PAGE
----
My primary research focuses on genetic susceptibility to pulmonary hypertension involving both rare and common genetic variation. My colleagues and I utilize both patient and animal model samples to identify variation in the human genome that leads to susceptibility for this rare, destructive and often fatal condition. In addition, I am studying the genetic susceptibility to Parkinson’s disease as a secondary concentration.
The objectives of my lab team and I involve using genetic methods among diseases to bring about patient-specific customized therapies based on genetic variations that different patients may be harboring. We also hope our genetic approaches to studying disease may lead to innovative treatments based on new pathways we find in our research.
Throughout my career, I’ve had the chance to discover multiple novel disease genes, such as familial amyloidotic polyneuropathy, two different genes for combined factors V and VIII deficiency, thrombotic thrombocytopenic purpura, spheroid body myopathy and numerous novel susceptibility genes for pulmonary arterial hypertension.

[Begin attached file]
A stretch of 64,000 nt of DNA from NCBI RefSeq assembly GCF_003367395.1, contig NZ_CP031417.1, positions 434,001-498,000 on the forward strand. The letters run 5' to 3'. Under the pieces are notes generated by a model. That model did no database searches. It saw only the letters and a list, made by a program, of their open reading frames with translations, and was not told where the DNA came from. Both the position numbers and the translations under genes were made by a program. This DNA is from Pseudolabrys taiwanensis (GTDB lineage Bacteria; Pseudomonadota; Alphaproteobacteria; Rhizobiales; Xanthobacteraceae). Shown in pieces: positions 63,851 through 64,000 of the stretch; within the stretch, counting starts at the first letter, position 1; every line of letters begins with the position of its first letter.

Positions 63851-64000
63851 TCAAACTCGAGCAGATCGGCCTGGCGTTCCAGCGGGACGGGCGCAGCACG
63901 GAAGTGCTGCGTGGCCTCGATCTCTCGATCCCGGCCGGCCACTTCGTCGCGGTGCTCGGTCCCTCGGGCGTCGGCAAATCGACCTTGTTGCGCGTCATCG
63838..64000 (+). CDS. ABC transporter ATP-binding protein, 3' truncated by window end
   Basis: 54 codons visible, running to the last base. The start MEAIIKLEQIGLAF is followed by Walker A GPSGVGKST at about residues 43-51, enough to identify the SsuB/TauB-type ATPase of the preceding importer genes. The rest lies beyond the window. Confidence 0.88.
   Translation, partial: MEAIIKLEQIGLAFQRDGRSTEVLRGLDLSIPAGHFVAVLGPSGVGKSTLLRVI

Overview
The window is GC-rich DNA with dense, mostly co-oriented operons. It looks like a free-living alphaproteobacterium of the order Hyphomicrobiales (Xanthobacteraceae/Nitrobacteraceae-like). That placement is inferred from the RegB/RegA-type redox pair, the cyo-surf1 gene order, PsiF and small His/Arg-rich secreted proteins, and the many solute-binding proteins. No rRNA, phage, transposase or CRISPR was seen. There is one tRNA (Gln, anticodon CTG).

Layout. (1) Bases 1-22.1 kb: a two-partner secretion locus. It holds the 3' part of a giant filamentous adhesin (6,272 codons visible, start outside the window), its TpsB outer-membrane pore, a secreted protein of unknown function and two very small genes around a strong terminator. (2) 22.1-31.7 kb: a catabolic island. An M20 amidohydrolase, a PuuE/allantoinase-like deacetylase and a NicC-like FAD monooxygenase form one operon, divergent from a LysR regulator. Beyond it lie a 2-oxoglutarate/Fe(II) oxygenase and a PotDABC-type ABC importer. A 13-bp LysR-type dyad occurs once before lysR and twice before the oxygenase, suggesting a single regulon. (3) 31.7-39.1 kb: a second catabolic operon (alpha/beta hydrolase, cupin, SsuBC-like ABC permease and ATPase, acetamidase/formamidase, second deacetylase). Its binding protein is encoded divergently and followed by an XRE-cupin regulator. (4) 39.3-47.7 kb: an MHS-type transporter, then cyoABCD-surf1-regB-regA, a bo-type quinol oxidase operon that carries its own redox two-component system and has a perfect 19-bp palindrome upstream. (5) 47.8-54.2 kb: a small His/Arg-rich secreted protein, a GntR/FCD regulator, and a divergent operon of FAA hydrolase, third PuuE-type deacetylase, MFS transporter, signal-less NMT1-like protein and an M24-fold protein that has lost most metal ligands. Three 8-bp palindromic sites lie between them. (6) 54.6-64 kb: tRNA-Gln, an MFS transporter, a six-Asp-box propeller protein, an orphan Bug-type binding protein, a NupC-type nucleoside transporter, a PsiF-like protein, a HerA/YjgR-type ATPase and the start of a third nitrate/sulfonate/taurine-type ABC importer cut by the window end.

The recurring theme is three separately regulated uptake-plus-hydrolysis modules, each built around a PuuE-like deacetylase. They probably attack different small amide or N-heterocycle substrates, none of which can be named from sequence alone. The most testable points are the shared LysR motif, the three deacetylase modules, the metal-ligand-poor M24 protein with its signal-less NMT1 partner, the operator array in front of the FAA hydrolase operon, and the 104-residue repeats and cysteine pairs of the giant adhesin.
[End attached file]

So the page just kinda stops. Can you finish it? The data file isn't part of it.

I have participated in multiple seminal discoveries for genetic susceptibility to Parkinson’s disease. I developed the world’s largest biorepository of clinical information, biological samples and genetic data for patients with pulmonary arterial hypertension. This biorepository is known as the National Biological Sample and Data Repository for Pulmonary Arterial Hypertension (PAH Biobank).
The National Institutes of Health (NIH) and the National Heart, Lung, and Blood Institute (NHLBI) funded this resource for the PAH research community. The biorepository has led to pioneering research focused on biomarkers, genetics and metabolomics in patients with PAH.
I have more than 30 years of experience in genetics and first joined the Cincinnati Children’s team in 1998. My research has been published in numerous respected journals, such as American Journal of Respiratory and Critical Care Medicine, The Lancet Respiratory Medicine, Circulation, Cell, Nature Genetics, and Nature Communications.